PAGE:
While I cherish Rakhmani and Darmawan’s oral history/interview approach, I am interested in examining the scarcity of record about Indonesian videogames history, specially by means of popular distribution. My goal is not to provide the ultimate history of Indonesian videogames (that would be a rather foolish and impossible task), but to offer glimpses of what videogames discourse looked like (if there was such a thing) back in the early days. I think by doing this type of research, it will enrich our understanding of contemporary videogames culture in the country.
So, the first thing I did is to look for popular periodicals that were around during the estimated period that Rakhmani and Darmawan suggest. In this case, I examined two periodicals, Intisari and Variasi Putra Indonesia, from late 70s to late 80s. These two periodicals are by no means the representation of Indonesian popular culture back then. They are just ones among many, and they are, in this case, accessible to me.
Perusing these two periodicals, the first thing that I stumbled upon is this Graffiti jeans ad:
The ads show three hip-looking youths (by 80s fashion standard), posing next to what looks like a coin-op pinball machine. I am intrigued by the fashion and the machine. Well, mostly the machine.
The machine maybe just a prop for the ad. Yet, associating the aura of “hipness” that the ad promotes, the pinball machine may also suggest that it was part of a trendy youth culture back then. This may not be surprising if we connect it to the history of videogames in the US, especially coin-operated arcade. Coin-operated machines were already part of popular culture dating back to the Victorian-era amusements like the Kinetoscope.
However, 1981 was the heyday of videogame arcades in the US. As Carly A. Kocurek (2015) points out, “[b]y the early 1980s, mainstream media outlets from Life magazine to the New York Times were reporting on the youth trend, and arcades had become mainstays in shopping malls, strip malls, and small-town storefronts across the Unites States” (2). If we were to align the youth trend in the US with that in Indonesia, then the more appropriate background prop for the Graffiti ad would be a Space Invaders (Taito, 1978) arcade machine, or perhaps Sea Wolf (Midway, 1976). But what we see here is a much older coin-op machine (by the US standard).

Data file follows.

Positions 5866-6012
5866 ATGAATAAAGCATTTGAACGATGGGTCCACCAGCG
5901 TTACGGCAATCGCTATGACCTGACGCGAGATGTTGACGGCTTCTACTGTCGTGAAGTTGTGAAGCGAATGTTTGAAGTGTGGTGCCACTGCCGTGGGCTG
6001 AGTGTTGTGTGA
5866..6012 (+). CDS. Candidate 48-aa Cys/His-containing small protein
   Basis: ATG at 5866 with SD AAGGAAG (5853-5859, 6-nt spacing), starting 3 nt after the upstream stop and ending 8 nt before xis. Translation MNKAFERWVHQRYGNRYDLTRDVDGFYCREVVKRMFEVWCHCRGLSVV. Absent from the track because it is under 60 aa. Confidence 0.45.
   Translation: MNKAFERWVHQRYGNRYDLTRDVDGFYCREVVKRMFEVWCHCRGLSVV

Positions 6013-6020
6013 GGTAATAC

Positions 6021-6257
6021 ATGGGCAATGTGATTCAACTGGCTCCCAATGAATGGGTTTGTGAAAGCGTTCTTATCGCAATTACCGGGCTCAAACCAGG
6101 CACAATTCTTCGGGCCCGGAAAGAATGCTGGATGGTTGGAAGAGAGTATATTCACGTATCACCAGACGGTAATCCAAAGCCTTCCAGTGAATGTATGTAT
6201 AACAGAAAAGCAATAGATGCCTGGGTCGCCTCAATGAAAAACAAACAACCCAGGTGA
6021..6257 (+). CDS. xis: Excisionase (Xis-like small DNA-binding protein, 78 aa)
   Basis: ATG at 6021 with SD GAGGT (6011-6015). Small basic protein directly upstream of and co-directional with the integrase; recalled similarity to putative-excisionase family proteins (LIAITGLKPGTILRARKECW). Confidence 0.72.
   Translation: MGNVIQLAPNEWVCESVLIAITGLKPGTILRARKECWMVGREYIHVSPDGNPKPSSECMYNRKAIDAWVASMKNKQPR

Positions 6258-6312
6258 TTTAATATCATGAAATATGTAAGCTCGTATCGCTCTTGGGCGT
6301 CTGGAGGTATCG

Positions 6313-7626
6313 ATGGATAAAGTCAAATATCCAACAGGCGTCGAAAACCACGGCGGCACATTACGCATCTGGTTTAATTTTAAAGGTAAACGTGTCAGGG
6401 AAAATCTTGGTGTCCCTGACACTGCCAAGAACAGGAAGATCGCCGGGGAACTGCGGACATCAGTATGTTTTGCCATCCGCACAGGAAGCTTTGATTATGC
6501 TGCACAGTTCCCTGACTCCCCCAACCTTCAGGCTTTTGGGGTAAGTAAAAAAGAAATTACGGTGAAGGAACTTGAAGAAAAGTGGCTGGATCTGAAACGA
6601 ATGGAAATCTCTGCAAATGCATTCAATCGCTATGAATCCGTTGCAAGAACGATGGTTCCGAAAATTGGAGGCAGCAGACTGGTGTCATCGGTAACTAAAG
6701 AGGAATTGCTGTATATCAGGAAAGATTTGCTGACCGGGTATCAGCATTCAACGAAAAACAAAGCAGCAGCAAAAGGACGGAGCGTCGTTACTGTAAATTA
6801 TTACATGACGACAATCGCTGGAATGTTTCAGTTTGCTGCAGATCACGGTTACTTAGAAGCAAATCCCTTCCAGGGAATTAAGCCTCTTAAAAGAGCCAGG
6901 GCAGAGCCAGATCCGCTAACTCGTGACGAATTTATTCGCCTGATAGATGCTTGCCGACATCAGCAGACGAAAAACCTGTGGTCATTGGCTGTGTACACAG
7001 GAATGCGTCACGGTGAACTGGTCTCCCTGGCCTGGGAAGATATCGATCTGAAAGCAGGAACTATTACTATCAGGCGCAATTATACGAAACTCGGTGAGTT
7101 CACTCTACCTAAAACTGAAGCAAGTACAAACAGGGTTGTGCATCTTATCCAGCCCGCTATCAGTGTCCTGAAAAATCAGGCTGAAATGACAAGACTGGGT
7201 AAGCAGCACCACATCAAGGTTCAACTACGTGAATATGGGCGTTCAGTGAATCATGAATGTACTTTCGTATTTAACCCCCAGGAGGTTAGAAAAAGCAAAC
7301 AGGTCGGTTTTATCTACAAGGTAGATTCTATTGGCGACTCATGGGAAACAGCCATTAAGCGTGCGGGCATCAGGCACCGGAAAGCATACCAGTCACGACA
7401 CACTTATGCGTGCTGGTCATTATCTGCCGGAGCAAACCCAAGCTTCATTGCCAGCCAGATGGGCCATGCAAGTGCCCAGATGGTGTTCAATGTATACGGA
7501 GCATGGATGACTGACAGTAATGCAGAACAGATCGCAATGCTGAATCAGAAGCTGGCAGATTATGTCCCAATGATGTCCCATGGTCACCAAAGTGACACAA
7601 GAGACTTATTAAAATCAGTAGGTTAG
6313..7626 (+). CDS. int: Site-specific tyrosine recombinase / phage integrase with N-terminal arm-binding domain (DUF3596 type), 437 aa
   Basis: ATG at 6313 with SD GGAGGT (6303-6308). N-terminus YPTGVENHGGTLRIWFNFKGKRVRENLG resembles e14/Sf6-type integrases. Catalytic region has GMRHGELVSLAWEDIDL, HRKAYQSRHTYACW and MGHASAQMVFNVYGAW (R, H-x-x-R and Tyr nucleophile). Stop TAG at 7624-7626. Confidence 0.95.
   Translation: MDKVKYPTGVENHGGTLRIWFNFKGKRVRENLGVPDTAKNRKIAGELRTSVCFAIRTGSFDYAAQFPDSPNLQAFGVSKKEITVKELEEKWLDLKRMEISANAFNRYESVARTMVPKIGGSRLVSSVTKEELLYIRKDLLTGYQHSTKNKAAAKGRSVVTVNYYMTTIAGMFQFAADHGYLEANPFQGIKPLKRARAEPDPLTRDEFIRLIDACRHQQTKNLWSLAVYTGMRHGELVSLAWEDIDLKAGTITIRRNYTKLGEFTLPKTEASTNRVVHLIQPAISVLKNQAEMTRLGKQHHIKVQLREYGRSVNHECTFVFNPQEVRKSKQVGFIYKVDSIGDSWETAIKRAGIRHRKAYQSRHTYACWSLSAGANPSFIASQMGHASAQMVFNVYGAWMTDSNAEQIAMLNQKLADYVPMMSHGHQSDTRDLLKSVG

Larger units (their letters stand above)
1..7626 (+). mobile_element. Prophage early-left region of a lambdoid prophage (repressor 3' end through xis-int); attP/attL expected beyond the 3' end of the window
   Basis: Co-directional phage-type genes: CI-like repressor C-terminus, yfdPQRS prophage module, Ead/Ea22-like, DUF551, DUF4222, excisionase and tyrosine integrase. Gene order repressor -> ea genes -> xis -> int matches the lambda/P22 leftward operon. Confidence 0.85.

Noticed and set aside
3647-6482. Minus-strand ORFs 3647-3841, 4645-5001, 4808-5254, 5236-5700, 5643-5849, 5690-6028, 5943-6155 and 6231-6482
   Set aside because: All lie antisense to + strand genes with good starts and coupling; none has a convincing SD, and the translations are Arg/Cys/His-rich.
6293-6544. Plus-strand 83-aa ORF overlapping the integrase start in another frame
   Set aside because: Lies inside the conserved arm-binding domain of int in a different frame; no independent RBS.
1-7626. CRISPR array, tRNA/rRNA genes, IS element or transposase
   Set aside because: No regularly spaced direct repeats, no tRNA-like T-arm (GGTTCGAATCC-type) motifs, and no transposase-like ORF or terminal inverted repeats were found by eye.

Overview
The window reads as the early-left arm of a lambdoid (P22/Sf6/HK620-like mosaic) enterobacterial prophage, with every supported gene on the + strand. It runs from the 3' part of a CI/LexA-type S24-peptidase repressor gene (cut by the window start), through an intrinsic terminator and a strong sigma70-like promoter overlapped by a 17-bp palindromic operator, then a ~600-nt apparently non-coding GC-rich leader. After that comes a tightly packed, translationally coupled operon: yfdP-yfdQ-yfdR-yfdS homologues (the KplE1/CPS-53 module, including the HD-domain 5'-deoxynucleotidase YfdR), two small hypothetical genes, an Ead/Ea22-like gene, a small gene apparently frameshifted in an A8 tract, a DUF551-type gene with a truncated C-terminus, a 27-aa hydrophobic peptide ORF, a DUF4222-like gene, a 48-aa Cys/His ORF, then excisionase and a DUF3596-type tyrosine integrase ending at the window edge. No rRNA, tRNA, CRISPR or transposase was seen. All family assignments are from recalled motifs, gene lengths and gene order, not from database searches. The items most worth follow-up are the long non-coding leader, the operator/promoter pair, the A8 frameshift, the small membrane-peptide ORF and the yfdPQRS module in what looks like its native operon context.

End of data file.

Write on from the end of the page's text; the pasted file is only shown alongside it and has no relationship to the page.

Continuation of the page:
Then perhaps videogame arcades were not yet popular in Indonesia back then (I rather doubt it). Perhaps arcades were still a novelty for upper-middle class youth as Rakhmani and Darmawan suggest. Yet, if they were a novelty, where did they play them? At home? (I also doubt it)
It is also interesting to note that this ad was the only non-game ad that used game-related background (at least in the two periodicals). And the appearance of this ad is very rare. From 1979 to 1990, it only showed up twice in Variasi Putra and once in Intisari (there are of course other Graffiti Jeans ads, but they did not use the pinball machine as a background prop anymore).
Kocurek, Carly A. Coin-Operated Americans (Univ. Minnesota Press, 2015)
Rakhmani, Inaya and Hikmat Darmawan. “Indonesia.” In Mark J. P. Wolf (Ed.). Video Games Around the World (The MIT Press, 2015)
So, recently I was featured in my campus library e-newsletter. I was actually humbled by the invitation and thought it was nice that someone thought my project is worth-featuring. So here is the link to the text version (there is also a link to the video interview).
So finally my article is out! It’s published by SOJOURN: Journal of Social Issues in Southeast Asia. I’m quite happy with it. It’s my first peer-reviewed publication adventure (and I hope it’s not gonna be the last). It’s about an Indonesian MMORPG called Nusantara Online and I discuss it to propose what I call “playable nationalism,” one mode of expressing nationalism in digital forms. I know my discussion is not foolproof to criticism, especially since this is an early version of one of my dissertation chapters. But I hope with it being published I could get constructive criticism from its readers to be able to improve it. If you’re interested in reading it, it’s available as free download here. The other articles in the issue are also interesting, so if you have access to the journal from your academic institution you should check them out! (I know I will)